These 4 Leadership Myths Prove that Not Everyone Is Cut Out to Lead

By Roxi Bahar Hewertson

Too often people find themselves leading others without the right experience or training. And too often people assume they and others can and will figure it out as they go. While they are 'figuring it out', if they actually do, a lot of damage can be done to their people and the business’s results.

Some belief systems in regards to leadership seem to have incredible staying power, but are completely upside down. When we cling to these beliefs as leaders, we do so at our own peril.  Here are four common leadership myths that are surprisingly alive and well in the workplace today.

MYTH: If you are a star performer in your field or discipline, you will surely be a star leader of others.

From the day we were born, all the attention has been geared towards "what I have done well," rather than "what we have done well." 

The skills, attributes and even motivations required to lead people successfully are entirely opposite from those required to be a successful individual contributor. Consider this: if the roles and skills weren't so opposite, it would be a walk in the park for someone to move seamlessly from being a great violin player to being a great conductor.

Leading others is an emotional and intellectual seismic shift that will quickly separate effective leaders from ineffective ones. Making the transition from being an individual contributor to being a leader can be incredibly difficult.

MYTH: Emotions should be left outside the workplace. 

Leading people is messy! People are, and will always be, unpredictable. Each person is unique, and that means leading people is complex, fun, interesting, frustrating and yes, messy. Life happens, and it's full of triumphs and tragedies, any of which can happen to any of us at any time. We can't predict surprises.

Leaders have to be ready for just about anything and everything. Like it or not, every person brings their emotions to work. People are 24-hour, thinking, feeling creatures. They can and often do behave differently from our preconceived perceptions and/or assumptions about them.

Our values drive our decisions, which in turn generate emotions that often show up in our behaviors.

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The idea that we can keep emotions out of the workplace is outdated. Besides, we want people to feel when it suits us leaders, right? We want them to be loyal, grateful, ethical, engaged and kind to the people they work with and for.  It's just the inconvenient feelings that we would like people to leave at the door.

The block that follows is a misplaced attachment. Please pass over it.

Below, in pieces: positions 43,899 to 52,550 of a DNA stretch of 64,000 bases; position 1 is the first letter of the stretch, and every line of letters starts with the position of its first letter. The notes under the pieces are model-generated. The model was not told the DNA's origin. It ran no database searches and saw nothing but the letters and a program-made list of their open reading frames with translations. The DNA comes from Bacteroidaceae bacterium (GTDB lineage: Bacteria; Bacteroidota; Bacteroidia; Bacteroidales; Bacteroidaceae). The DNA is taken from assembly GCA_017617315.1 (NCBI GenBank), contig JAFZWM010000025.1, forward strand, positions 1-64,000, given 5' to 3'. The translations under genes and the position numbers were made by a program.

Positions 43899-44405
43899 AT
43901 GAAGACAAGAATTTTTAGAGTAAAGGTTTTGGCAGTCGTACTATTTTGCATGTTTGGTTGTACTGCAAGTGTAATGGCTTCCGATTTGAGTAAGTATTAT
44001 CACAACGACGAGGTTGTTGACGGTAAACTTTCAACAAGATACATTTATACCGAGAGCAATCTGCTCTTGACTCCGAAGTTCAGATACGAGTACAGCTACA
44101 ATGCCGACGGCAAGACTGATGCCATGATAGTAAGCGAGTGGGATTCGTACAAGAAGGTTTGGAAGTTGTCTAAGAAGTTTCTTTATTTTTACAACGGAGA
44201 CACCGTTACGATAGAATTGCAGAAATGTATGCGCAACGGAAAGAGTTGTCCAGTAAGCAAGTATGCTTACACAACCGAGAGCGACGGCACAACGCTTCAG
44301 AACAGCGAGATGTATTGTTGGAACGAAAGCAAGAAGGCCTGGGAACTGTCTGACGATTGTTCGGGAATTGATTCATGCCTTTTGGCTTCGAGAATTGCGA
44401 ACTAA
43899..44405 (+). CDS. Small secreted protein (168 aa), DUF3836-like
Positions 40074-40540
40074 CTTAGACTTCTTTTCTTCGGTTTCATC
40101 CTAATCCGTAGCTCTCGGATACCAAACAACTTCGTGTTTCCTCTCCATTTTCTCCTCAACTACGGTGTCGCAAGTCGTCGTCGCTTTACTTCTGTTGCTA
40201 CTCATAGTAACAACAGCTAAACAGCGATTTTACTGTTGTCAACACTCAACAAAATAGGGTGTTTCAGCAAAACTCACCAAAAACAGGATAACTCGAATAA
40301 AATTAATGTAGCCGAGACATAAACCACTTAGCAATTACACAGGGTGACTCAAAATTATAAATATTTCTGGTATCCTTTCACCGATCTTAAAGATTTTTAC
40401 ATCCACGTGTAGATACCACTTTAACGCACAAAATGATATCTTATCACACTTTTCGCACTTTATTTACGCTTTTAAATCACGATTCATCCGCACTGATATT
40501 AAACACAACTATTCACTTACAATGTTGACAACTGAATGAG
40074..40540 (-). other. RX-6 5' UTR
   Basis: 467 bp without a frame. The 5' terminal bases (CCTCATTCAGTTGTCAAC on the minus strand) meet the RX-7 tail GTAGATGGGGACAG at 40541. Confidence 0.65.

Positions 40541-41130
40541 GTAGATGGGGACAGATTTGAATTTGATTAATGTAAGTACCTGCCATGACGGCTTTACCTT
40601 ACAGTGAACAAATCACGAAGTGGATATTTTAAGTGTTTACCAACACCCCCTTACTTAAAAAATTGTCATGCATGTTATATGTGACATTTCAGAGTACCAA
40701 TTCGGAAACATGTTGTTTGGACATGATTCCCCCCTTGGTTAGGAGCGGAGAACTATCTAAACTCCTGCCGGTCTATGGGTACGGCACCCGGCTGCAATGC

It doesn't work that way.

MYTH: The best way to make changes is from the top and expect your people to get on board.

Change efforts fail in every organization about 70 percent of the time, and for some that’s on a good day.  The status quo has a powerful, almost surreal stranglehold on people and organizations.

We think and say we are open to new ideas and changes, but it’s often not true. The number one reason change efforts fail is because people resist them.  That’s because our life experiences have shown us that too many people with authority over our work lives make lousy decisions based on lousy information ending up with lousy results.

MYTH: Being really smart and/or well-educated is all that really matters.

Not even close. It is not enough to be really, really, smart. Emotional intelligence matters a heck of a lot—more even than IQ, particularly if you want to have healthy and productive relationships.

Bad and ineffective leaders can create a lot of damage. Good and effective leaders can accomplish incredible feats with their followers. If no one is following you, you aren't leading!

You can manage all kinds of tasks that might involve schedules, money, projects, budgets, and so on, and yet everything you do with your staff and other stakeholders involves relationships. How well those relationships work has a lot to do with how much TRUST is at the center of them and that has everything to do with EQ not IQ.

Leading well is both an art and a science that really effective leaders know is a continuous learning journey.  There are lots of ways to learn how to lead well, and getting past the myths is one of those ways.

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Leadership authority Roxi Bahar Hewertson, CEO of Highland Consulting Group, Inc. and, brings over three decades of practical experience in the worlds of business, higher education and non-profits. She is an entrepreneur, consultant, speaker and author of the acclaimed book, “Lead Like it Matters...Because it Does" (McGraw-Hill), which provides leaders with a step-by-step roadmap and practical tools to achieve great results. 


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